Wild Dolphin Updates
Changes in Dorsal Fins Are a Challenge for Dolphin Identification
One of the most challenging aspects of dorsal identification is positively identifying a fin over time as changed markings to the fin can make a dolphin look, sometimes, significantly different. While some fins are dramatically changed, others are more subtle.
Recently, we’ve noticed new markings in a seasonal visitor, Divo. Divo is believed to be pair bonded with another dolphin named Alon. This animal was originally identified based on a large divot (hence the name) located on the front or leading edge of its dorsal fin as well as its association with Alon, a more easily recognizable dolphin. Apart from the front divot, Divo was considered a clean fin.
Divo 2017 (top) and 2018 (bottom).
In November 2018, the pair was recently spotted traveling in Clearwater Bay. From this sighting, we noticed new markings to the upper trailing edge of Divo’s fin and were able to confirm a positive ID for this animal based on its divot and presence of Alon nearby.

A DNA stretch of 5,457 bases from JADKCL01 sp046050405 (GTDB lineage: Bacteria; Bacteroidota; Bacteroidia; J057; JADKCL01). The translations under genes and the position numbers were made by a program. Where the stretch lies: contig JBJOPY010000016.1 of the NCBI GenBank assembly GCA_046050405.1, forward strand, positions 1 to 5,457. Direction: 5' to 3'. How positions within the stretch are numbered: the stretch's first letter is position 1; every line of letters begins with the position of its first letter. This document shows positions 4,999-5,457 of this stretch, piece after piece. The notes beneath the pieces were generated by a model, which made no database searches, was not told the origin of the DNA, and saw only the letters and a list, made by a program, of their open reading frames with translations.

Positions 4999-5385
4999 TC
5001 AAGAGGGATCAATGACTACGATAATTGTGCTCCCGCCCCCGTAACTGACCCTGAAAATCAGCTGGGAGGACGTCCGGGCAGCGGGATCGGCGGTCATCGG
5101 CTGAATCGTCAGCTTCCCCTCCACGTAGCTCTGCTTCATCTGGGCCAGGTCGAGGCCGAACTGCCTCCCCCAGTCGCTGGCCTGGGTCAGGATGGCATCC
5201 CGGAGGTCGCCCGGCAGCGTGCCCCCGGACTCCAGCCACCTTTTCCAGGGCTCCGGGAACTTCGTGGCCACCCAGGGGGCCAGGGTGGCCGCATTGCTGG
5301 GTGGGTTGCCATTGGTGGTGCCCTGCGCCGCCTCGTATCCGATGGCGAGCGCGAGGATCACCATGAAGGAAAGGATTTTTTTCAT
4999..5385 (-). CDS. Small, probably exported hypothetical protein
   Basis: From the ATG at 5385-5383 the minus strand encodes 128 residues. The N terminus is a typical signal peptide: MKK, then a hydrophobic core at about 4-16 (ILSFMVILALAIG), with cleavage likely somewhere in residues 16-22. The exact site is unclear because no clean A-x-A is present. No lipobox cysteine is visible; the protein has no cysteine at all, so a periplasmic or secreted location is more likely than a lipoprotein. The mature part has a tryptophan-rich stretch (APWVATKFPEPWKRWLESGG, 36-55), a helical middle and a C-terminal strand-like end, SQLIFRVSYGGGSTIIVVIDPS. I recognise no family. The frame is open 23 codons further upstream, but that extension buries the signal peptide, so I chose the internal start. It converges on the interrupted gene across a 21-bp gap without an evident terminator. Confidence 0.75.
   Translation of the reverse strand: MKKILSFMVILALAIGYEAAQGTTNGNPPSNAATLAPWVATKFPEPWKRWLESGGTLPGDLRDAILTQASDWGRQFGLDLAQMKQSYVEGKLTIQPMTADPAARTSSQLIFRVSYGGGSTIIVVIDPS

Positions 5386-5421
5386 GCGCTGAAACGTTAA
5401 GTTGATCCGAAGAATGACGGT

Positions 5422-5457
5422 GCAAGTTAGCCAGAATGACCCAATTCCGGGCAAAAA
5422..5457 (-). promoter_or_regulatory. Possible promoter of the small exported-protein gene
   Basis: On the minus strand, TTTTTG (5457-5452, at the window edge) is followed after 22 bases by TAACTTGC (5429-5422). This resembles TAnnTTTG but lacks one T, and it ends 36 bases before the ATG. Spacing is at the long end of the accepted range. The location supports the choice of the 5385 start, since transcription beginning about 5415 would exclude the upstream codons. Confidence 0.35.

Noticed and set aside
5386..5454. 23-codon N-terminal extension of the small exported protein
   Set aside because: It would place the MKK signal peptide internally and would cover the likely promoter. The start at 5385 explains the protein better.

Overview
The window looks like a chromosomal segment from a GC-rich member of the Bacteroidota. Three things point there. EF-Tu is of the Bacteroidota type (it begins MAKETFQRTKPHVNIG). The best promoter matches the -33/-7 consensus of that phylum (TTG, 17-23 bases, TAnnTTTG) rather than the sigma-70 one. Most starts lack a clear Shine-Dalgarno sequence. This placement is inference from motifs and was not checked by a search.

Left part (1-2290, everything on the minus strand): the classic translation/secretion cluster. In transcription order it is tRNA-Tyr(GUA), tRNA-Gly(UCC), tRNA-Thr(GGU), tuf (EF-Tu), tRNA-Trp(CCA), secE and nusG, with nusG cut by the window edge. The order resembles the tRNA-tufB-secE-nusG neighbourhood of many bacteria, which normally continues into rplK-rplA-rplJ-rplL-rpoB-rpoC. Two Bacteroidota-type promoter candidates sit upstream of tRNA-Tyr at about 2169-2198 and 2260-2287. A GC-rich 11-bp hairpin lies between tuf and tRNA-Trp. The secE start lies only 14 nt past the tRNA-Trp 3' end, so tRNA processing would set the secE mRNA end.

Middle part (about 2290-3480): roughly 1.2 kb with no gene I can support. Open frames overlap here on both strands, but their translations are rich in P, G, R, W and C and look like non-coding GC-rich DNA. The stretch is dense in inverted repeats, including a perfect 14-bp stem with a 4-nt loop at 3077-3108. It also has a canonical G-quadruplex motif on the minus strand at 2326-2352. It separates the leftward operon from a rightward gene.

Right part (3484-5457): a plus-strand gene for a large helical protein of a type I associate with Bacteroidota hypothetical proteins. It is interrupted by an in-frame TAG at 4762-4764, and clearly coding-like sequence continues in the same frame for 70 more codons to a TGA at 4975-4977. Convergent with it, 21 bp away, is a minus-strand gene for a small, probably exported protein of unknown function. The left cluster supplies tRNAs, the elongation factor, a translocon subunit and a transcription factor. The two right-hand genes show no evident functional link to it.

Notches and Rake Marks
Tidal is another dolphin whose added nicks and notches make it a more easily identifiable animal. In April 2016, Tidal was spotted with multiple rake marks to its dorsal fin. When seen again in January of the following year, it had acquired a new semi-circle type notch in the lower portion of the trailing edge of its fin and a larger space in the notch already observed in the same area. Rake marks are a sign of socialization with other dolphins, formed when dolphins rake their teeth over one another’s body. Although we do not know whether or not raking was the cause of Tidal’s new notch, we can allude to Tidal being involved in some type of high level activity similar to that found with conspecific (same species) socialization.
Tidal 2016 (top) and 2017 (bottom).
Changes in Dolphin Calves
As seen with these two dolphins, finding new markings on mature dolphins can result in making that animal easier to identify. Still, the most important formation of markings come with those formed on calves. Nola, Cali’s second observed calf in our study, started its life with a clean fin as all calves do; however, unlike most calves, Nola started acquiring notches within the first year of its life. Born in spring of 2017, Nola was seen with a series of small nicks on the trailing edge of its fin in October of the same year.
Nola spring 2017 (top) and spring 2018 (bottom).
There are some calves in our study, such as Faren, calf of Kelvin, who still lack markings at several years of age. Thanks to Nola’s markings, when this animal leaves Cali, it will be easily recognizable whereas Faren would not be.
Faren February 2017 (top) and November 2018 (bottom).
See how many dorsal fins you can identify and match below!
Learn more about different kinds of dorsal fins.
Research conducted and photographs collected under the NMFS Scientific Research Permit No. 19749.